Beyond the Ridge: Currents in the Carmel bypass and Achziv Canyon and their role in sediment and pollution transport and zooplankton community structure

Leading researcher: Dr. Revital Bookman

Together with the research team:

Prof. Roee Diamant, Dr. Aya Lazar,Dr. Tamar Guy-Haim, Dr. Nadya Teutsch.


In collaboration with the institutions: Universty of Haifa, Geological Survey of Israel, Israel Oceanographic and Limnological Research (IOLR) 



In the early morning at mid-August we sailed for a cruise off shore the Haifa Bay. On board the scientific crow consisted of three groups leaded by Revital Bookman that included Nadya Teutch a geochemist from the Geological Survey, Keren Weiss, a Phd student, Mingjian Wang, a master student. This group was responsible for box core sampling. The second group included Tamr Guy-Haim, a biologist from IOLR. The third group was leaded by Roee Diamant, who supervised the marine technological staff that included Ben Hertzog, Ilan Shachar, Hadar Shalev, Guy Guvnitski a master student, and Shmuel Salomon. We also invited Prof Amir Boag from the university of Tel Aviv.

The cruise started with the deployment of autonomous drifters and an AUV, with the objective to estimate the water current. Unfortunately, the AUV failed during the experiment and two of the beacons we deployed to localize the drifters were malfunctioned. As a result, the main task could not be done. We did however managed to record the self-noise of the AUV for a project focused on noise cancellation of self-noise for long range underwater acoustic communication to AUVs. By comparing the log of the AUV to the recordings made, we identified six main categories of noise. This categorization is currently being analyzed to develop an interference rejection algorithm. For prelimnary results

During and after the finalization of the AUV recording, we deployed a box corer and a multi-net at sites along the path of the drifters and AUV. The main objective is to describe the transport of sediments and plankton with the currents flowing across the Carmel Bypass.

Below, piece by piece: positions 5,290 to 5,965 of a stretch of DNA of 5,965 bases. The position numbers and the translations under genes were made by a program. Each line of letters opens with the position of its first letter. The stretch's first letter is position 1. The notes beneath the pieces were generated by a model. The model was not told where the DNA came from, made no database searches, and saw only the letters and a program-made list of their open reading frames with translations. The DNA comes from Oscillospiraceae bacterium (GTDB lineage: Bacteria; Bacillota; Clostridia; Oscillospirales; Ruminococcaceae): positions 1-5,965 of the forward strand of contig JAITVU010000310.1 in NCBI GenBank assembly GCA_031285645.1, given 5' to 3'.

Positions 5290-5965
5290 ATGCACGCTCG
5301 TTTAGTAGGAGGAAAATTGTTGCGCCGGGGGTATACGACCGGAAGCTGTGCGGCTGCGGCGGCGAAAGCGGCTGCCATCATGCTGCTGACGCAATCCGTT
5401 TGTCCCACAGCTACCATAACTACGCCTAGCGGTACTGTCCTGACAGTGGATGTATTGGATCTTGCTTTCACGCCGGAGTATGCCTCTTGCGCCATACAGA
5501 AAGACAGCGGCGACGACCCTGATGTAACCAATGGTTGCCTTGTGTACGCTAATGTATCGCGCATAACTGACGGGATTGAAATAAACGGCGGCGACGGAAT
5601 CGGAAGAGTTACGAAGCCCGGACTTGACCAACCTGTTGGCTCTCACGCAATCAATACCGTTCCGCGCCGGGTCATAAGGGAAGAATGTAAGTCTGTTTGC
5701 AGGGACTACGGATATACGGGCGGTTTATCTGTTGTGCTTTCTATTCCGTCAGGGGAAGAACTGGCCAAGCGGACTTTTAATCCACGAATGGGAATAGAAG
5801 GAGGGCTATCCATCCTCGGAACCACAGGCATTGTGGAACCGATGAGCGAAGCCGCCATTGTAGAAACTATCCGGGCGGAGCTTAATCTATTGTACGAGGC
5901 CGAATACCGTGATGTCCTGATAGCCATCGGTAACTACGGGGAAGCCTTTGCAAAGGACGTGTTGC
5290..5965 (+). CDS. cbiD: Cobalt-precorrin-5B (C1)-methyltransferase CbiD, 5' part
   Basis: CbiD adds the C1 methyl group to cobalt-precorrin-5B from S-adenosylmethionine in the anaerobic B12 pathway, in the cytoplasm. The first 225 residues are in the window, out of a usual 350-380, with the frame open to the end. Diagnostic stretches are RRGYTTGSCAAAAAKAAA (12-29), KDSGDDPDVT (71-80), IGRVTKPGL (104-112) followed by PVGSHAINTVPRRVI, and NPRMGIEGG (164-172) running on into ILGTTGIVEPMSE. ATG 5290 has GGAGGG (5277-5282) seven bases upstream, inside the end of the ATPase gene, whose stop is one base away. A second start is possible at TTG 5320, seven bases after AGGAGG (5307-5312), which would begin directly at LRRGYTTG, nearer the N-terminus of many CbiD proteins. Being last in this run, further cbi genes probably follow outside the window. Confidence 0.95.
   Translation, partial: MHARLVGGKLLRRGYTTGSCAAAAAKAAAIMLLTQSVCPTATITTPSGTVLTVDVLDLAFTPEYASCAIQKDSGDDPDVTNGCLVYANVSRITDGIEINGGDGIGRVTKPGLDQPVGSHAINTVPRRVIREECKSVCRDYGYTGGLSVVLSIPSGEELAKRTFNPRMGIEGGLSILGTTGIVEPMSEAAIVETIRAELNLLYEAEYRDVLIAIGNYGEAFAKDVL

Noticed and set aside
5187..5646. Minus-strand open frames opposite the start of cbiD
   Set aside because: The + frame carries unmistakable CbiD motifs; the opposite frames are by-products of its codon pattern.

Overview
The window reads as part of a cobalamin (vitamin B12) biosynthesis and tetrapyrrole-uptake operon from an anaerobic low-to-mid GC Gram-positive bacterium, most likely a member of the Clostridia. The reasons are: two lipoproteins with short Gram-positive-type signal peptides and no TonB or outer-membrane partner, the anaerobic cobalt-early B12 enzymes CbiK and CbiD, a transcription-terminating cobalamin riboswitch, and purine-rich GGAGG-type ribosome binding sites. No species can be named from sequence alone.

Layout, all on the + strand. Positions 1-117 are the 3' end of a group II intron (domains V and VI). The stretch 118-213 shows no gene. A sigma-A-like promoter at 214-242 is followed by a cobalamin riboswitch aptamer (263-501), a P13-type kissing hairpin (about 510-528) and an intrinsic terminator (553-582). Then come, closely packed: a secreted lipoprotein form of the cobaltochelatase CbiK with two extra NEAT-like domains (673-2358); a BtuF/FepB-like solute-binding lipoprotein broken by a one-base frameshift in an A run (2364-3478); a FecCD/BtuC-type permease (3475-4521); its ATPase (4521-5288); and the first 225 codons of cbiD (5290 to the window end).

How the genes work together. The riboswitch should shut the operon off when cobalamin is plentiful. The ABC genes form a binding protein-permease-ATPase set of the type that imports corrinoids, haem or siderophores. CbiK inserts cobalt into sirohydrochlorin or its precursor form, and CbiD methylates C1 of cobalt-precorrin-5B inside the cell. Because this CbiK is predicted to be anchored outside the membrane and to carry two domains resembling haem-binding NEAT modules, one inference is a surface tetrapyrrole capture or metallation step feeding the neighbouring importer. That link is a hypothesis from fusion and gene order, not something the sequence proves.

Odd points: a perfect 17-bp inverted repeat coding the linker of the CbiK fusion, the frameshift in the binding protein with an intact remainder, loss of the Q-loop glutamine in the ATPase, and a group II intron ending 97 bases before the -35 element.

From each site, (table 1) two short cores were collected. The cores were visually described, and measured. One core was sub-sampled at 1 cm resolution, the second was archived. The sediments from the cores are being currently analyzed in the Environmental Sedimentology for grain size distribution and Inorganic and Organic Carbon. The isotopic Pb signature of total and leached samples will be used to determine dominant anthropogenic sources to the sediments. Elemental and isotopic composition heavy metals will be measured by MC-ICP-MS in the Geological Survey of Israel by our PhD and MSc students.

Table 1 – core locations

Station Collection hour Location Water Depth (m) number of cores collected Core length (cm) Remarks
2 10:40 32.910855/34.919785 59.2 2 23 + 17
6 12:50 32.511057/34.526814 63.4 The sea bottom was rocky (“kurkar”). Only a surface sample was collected in a cup
1 13:55 32.838637/34.877427 69.5 2 21 + 17
3 16:00 32.56.25/34.55.40 62.5 2 15 + 15
4 18:30 32.58.51/34.56.24 64.8 2 23.4 + 23
5 19:30 33.00.52/34.57.28 63.4 2 33 + 35
6 20:30 33.02.2/34.59.13 61.3 2 ~20 + 17.5

Zooplankton was sampled in the box-corer sites using vertical hauls of an automated multiple plankton sample (150-µm mesh-size, MultiNet Midi, Hydro-Bios, Germany) hoisted at 0.5 m/s, in five discrete layers of 10-20 m from 5 m above the seafloor to the surface. Filtered volume per each of the nets was obtained using electronic flow meters integrated into the MultiNet. The samples were sieved using a 100-µm mesh sieve, and preserved in -20 °C for further analyses. In lab, the thawed samples were scanned using an integrated system for acquisition and classification of digital zooplankton images will be applied to detect, enumerate, measure, and classify the digitized objects. The system includes scanning of preserved samples, segmentation, measurements, and a web-based application for annotation and classification (Eco-Taxa) using artificial intelligence (AI). Following scanning, each sample was split using a Motoda splitter. Half of the sample was preserved in 4% buffered formaldehyde, and the other half was used for biomass determination by filtering on pre-weighed and pre-combusted GF/F 47mm filters. Filters were placed on Aluminum tins and dried at 60 °C for 24 h before weighing to obtain biomass data (mg dry weight m-2). Further analysis will be done with a student we will recruit.